Relief is needed for thousands who suffered damage and loss due to Hurricane Harvey. The IRS has done a great deal over the last few days to provide the much-needed relief to affected businesses and families.
Employer Disaster Relief Payments to Employees
For employers, disaster relief payments made to employees who are storm victims can be excludable from gross income and taxable wages under IRC Section 139. Gross income does not include any money received by an individual as a “qualified disaster relief payment,” according to Section 139. For employment tax purposes, qualified disaster relief is also not treated as wages or as net earnings from self-employment, as defined in Section 139(d). Importantly, employers also do not need to require employees to document their actual expenses, as long the relief payments are reasonably expected to be commensurate to the expenses incurred.
The IRS defines a “qualified disaster relief payment,” as any amount paid to or for an individual’s benefit:
- to reimburse or pay reasonable and necessary personal, family, living, or funeral expenses incurred as a result of a qualified disaster
- to reimburse or pay reasonable and necessary expenses incurred for the repair or rehabilitation of a personal residence or repair or replacement of its contents to the extent such need is attributable to a qualified disaster, or
- by a federal, state, or local government, or agency or instrumentality thereof, in connection with a qualified disaster in order to promote the general welfare.
Qualified disaster relief payments do not include payments for any expenses compensated by insurance or otherwise. A “qualified disaster” is a presidentially declared disaster as defined in IRC Section 165(h)(3)(C)(i) – any disaster determined by the President to warrant assistance by the Federal Government under the Robert T. Stafford Disaster Relief and Emergency Assistance Act. A qualified disaster relief payment can be from any source, including an employer, as indicated by previous IRC Section 139 legislative history.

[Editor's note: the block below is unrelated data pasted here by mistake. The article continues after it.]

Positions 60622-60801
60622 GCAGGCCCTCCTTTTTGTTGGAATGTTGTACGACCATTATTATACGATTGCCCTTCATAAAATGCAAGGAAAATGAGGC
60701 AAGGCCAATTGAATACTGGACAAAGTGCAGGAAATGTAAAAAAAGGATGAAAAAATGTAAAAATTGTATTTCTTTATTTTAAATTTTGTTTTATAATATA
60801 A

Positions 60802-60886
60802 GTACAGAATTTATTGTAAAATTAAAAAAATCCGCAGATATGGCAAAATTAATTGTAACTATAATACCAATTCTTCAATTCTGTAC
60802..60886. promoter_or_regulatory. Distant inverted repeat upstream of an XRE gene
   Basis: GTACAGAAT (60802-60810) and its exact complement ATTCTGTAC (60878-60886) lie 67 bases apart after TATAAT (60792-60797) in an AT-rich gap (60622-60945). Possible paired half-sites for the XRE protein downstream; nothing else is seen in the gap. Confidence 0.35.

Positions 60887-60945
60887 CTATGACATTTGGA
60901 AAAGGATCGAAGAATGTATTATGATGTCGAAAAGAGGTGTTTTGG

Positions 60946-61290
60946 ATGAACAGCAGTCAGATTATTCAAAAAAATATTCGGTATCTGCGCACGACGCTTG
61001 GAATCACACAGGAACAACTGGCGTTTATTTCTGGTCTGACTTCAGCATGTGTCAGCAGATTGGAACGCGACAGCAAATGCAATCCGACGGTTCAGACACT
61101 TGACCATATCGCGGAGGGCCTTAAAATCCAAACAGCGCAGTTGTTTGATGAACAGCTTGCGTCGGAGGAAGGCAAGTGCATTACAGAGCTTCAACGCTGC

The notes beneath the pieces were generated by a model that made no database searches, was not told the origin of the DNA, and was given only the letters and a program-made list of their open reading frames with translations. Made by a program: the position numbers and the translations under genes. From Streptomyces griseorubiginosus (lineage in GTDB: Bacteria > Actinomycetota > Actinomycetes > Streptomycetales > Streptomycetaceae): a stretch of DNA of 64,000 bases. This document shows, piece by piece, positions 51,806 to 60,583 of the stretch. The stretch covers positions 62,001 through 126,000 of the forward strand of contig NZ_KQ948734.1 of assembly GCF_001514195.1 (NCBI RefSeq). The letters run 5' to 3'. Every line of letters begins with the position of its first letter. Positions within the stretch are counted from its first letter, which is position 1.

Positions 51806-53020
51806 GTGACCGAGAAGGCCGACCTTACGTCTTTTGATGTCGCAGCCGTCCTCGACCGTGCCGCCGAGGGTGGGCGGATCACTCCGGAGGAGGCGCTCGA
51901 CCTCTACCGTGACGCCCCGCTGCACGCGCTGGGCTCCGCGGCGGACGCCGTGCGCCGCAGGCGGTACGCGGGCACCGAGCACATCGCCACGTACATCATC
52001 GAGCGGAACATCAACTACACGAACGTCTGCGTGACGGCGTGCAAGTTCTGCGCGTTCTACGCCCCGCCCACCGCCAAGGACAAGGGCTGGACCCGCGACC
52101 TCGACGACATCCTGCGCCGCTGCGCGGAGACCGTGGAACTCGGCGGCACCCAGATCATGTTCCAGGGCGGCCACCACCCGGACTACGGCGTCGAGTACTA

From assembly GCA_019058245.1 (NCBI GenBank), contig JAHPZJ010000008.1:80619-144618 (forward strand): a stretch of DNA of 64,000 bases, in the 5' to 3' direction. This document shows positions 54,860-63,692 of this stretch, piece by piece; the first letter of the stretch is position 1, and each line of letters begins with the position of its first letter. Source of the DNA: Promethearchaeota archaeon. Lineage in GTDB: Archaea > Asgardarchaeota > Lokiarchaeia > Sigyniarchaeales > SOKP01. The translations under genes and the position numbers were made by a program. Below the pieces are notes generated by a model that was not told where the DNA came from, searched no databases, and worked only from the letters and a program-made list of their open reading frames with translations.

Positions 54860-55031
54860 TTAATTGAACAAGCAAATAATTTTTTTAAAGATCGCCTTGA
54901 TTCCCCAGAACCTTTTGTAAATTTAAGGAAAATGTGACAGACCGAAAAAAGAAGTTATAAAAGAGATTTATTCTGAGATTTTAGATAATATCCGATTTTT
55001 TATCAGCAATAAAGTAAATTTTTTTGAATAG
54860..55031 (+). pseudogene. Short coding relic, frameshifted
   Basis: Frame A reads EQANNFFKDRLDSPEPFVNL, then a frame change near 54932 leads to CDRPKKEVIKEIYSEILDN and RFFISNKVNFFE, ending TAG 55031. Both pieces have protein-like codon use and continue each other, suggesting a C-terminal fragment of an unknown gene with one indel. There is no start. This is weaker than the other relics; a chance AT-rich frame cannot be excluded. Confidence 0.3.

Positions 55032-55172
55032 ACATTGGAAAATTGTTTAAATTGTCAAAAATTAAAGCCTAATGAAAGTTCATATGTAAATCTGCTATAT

In Revenue Ruling 2003-12, the IRS ruled that even if employees do not provide proof of actual expenses to receive a grant from an employer to cover temporary housing, medical, or transportation expenses due to a presidentially declared disaster, those employer grants can still be excluded from income. “In light of the extraordinary circumstances surrounding a qualified disaster, it is anticipated that individuals will not be required to account for actual expenses in order to qualify for the exclusion, provided that the amount of payments can be reasonably expected to be commensurate with the expenses incurred,” the ruling says.
The IRS ruling did say, however, that the employer program at issue possessed requirements which ensured grant amounts to be equal to the amount of unreimbursed reasonable and necessary medical, temporary housing and transportation expenses caused by the disaster.
The following Texas counties have been declared disaster areas and are eligible for disaster unemployment benefits:
IRS Provision Relaxes Use of Retirement Plan Funds for Disaster Relief
The IRS is relaxing certain procedures to allow employees access to their retirement plan funds, as needed, due to financial needs created by Hurricane Harvey. The special provisions compliment a host of unique rules intended to make it easier for employers to assist employees affected by Hurricane Harvey.